The warm moist air in your snowmobile helmet contrasting with the cold air blowing on the other side is what causes fog. The upper chimney vents allow for more air to be sucked out the rear exhaust ports in your helmet (The Venturi Effect), while the lower air intake vents might provide a bit more noticeable circulation when riding. Opening all vents is a good way to clear fog, especially if it the fog is gradually, but persistently accumulating. Ventilation varies by helmet model, but most full face snowmobile helmets will have at least a front air vent opening.
Keep it Clean
Dust and finger smudges increase the surface area of flat surfaces, and believe it or not, both can dramatically impact how much, or how fast a helmet fogs. Try cleaning your face shield with a microfiber cloth before heading out. It’s not a bad idea to stash a dry microfiber cloth in a ZipLoc bag for those all day rides.
Crack Your Shield
Is opening the vents not cutting it? Riding with a slightly open shield should clear out the fog pretty quickly. If the shield on your helmet has a notched bracket system that keeps the shield in place when partially open, try 1-2 clicks in the open position to allow for more air to circulate behind the shield.
Riding with a slightly open face shield will definitely help improve airflow inside your helmet to eliminate condensation. This might not be the most comfortable solution when riding in extremely cold temperatures, or heavy snowfall, but if the amount of fog accumulating in your helmet is mild then 30 seconds to a minute might be all that’s necessary.
Open Your Shield When Stopped
This is a big one, especially for riders without electric heated face shields. This can happen easily when you just head out for a ride, and the best way to stop this is to keep your shield up unless you are moving.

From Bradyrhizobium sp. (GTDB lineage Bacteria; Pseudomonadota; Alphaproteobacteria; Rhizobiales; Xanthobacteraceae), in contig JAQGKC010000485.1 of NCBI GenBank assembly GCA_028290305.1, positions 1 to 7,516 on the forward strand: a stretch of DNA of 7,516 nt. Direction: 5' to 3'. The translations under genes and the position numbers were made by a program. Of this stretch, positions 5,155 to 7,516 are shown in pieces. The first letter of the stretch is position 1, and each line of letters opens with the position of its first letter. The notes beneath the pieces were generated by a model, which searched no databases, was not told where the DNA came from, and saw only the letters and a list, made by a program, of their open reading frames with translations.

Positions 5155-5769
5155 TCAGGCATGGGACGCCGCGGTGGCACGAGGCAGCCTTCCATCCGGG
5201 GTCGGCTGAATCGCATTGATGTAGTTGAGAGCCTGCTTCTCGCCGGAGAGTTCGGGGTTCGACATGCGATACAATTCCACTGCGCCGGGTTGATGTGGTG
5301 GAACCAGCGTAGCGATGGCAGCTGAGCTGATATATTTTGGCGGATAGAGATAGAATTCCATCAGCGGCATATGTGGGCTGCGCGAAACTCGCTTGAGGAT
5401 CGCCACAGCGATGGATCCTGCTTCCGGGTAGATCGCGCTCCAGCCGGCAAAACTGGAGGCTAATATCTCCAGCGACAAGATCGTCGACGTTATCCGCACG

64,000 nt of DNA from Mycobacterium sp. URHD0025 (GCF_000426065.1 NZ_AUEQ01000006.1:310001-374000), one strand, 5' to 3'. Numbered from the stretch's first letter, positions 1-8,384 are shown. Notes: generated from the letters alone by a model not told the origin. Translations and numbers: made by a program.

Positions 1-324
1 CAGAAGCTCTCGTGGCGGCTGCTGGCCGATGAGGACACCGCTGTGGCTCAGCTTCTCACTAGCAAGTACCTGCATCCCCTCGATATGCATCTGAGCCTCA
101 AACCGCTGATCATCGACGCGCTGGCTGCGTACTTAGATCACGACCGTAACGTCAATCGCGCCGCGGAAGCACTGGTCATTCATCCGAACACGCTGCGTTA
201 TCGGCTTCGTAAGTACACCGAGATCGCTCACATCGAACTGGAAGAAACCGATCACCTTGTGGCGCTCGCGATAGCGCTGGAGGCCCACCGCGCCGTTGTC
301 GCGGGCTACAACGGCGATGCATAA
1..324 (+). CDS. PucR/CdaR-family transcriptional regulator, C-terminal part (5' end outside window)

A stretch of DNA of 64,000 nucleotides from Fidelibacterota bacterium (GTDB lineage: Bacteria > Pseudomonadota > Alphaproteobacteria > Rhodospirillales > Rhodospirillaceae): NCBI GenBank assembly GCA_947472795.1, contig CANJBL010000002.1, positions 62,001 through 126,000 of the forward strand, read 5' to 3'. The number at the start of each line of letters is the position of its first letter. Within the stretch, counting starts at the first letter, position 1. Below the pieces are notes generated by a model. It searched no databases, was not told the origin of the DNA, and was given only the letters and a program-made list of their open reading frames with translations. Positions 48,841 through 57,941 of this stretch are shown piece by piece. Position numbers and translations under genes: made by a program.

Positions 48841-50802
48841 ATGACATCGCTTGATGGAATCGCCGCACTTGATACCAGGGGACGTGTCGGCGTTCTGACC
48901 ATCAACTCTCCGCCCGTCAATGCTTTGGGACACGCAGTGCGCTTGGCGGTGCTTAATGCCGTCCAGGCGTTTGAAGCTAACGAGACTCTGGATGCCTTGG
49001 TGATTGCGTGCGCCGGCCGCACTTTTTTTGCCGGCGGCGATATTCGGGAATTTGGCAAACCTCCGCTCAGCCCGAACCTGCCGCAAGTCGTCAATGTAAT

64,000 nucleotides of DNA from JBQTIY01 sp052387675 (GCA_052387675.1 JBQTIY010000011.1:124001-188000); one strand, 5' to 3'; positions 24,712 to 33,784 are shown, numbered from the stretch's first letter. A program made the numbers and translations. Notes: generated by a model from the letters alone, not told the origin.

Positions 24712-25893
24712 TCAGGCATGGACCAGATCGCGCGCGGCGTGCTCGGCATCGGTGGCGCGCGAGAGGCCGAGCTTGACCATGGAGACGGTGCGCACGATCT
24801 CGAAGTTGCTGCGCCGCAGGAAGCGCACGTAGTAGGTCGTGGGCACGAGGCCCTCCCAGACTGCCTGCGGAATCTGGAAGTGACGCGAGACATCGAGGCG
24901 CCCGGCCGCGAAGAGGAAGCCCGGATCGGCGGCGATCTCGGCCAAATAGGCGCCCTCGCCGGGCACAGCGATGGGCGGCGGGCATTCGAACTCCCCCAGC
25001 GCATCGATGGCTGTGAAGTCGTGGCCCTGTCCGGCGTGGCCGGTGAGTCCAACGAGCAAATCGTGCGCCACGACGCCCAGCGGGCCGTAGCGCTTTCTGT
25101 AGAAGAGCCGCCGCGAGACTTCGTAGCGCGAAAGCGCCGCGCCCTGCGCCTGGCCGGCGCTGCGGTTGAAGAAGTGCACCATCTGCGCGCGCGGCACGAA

Your face shield is bound to fog up if not enough air is circulating through it, so when you are stopped to chat, fuel up, read a map, whatever, flip up your face shield. You might notice that your helmet is just fogging up because of a lack of airflow, so timing when you flip up your shield when you riding slow or stopped.
Things to Buy
Not the end all solution, but it can definitely help deflect the effects of wind chill that contribute to fog. Some riders don’t like the look of a windshield, but it can help reduce the amount your face shield fogs.
Be careful with some home remedy solutions. There are anti-fog sprays and products that are specifically designed to work on polycarbonate face shields that would be worth a try. Your shield may have UV, scratch resistant, or anti-fog coatings so be careful with anything abrasive or cleaning products that contain either alcohol or ammonia.
Something that can help in a pinch is using a clear shampoo to coat the inside of your face shield. Use some kind of clear shampoo like baby shampoo. Spread a small amount on your shield, let it dry, and gently wipe clean with a microfiber cloth or soft flanel. Keep in mind that the shampoo can be easily removed with water, so you may need to reapply periodically if you find this works for you.